Sunday, February 09, 2014
I'm not much a crier. But I cried today when it washed over me how much I miss my uncle, and how much he gave me.
It was 50 years ago today. I was six. For some reason the clan had gathered at my Icky Grandma's house. I was getting bored and fidgety. My uncle suddenly rescued me from certain scolding by inviting me to join him on an errand. We ended up at Korvette's department store -- one of the few that were open on Sunday. I don't remember what we came for, but before we got in line to pay he was distracted by a group of young people. (He was, after all, just 21 at the time.) They were surrounding a card table. He guided me over there and we checked it out, leavng with a record for 99¢ and a free balloon. The record was "Love Me Do/P.S. I Love You" and the balloon featured a pictured of these four young men that none of us had ever seen before. We returned to Icky Grandma's and, as the family gathering broke up, he reminded me watch The Ed Sullivan Show that night so I could see what all the fuss was about.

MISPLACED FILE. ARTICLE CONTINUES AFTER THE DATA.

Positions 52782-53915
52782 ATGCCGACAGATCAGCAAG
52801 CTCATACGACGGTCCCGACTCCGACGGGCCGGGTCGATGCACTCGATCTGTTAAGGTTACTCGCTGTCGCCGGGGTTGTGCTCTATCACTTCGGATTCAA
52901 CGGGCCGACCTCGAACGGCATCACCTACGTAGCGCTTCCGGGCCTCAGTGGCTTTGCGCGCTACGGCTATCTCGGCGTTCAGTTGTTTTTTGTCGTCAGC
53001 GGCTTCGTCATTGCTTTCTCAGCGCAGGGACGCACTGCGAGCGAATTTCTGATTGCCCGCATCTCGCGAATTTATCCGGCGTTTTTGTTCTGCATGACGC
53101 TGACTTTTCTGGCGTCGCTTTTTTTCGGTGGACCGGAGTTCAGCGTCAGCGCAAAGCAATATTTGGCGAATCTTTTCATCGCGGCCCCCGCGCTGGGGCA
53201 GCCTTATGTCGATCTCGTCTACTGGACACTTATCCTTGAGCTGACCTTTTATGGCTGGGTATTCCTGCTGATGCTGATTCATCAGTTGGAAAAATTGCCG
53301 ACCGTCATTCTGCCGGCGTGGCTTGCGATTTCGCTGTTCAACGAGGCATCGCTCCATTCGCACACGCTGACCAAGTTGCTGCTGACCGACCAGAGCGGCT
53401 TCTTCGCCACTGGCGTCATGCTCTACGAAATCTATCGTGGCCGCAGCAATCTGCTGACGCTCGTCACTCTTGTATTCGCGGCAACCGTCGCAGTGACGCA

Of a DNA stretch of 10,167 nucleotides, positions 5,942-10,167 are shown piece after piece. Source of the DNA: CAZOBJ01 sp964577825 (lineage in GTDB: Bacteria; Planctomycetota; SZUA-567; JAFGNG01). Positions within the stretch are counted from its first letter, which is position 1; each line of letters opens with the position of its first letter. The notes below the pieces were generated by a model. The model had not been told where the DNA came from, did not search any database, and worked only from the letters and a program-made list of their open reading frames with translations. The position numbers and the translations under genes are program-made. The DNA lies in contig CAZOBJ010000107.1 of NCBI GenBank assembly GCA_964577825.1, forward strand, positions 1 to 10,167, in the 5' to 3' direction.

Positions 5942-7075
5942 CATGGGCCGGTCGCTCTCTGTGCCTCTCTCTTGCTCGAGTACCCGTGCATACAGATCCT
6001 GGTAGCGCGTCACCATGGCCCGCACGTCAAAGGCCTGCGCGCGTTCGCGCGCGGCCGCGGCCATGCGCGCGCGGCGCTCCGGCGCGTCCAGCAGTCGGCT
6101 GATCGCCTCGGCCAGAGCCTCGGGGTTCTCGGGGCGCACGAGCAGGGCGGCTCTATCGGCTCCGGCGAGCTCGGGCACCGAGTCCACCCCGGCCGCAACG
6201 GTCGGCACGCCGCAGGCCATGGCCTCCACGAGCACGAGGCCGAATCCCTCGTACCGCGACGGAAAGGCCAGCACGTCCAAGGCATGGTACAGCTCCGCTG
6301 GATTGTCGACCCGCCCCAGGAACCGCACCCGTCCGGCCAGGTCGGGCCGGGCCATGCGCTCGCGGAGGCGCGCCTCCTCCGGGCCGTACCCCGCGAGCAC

The rest, as they say, is history.
If you read this blog at all, you know that I am a massive Beatle fan. He gave me that, and few things gave me as much enduring joy as The Beatles. But that's just one thing I am grateful to my uncle for. I remember him as always bringing fun and magic with him.
I do not believe in revising history. My uncle was not a perfect man. Frequently, he wasn't even a nice one. But he was always, ALWAYS good to me. He was my godfather and he felt a connection to me. This story, that began when he got me out of that house before I could get another stern talking to lecture just for behaving like a child, was a good indication. For my Icky Grandma was his mother, and he knew how soul crushing she could be.
He should be alive today. He should be on the other end of the phone as I call him at this hour (7:00 on Sunday night) and thank him for giving me the Lads, and everything else he gave me. Instead, his life was cut cruelly short by Parkinson's. Because his condition was no doubt exacerbated by service in the Army and his exposure to Agent Orange, and I am very, very angry right now.
I take some comfort in knowing I thanked him in life, and that from his unique vantage point in heaven, he knows how fondly he's remembered right now.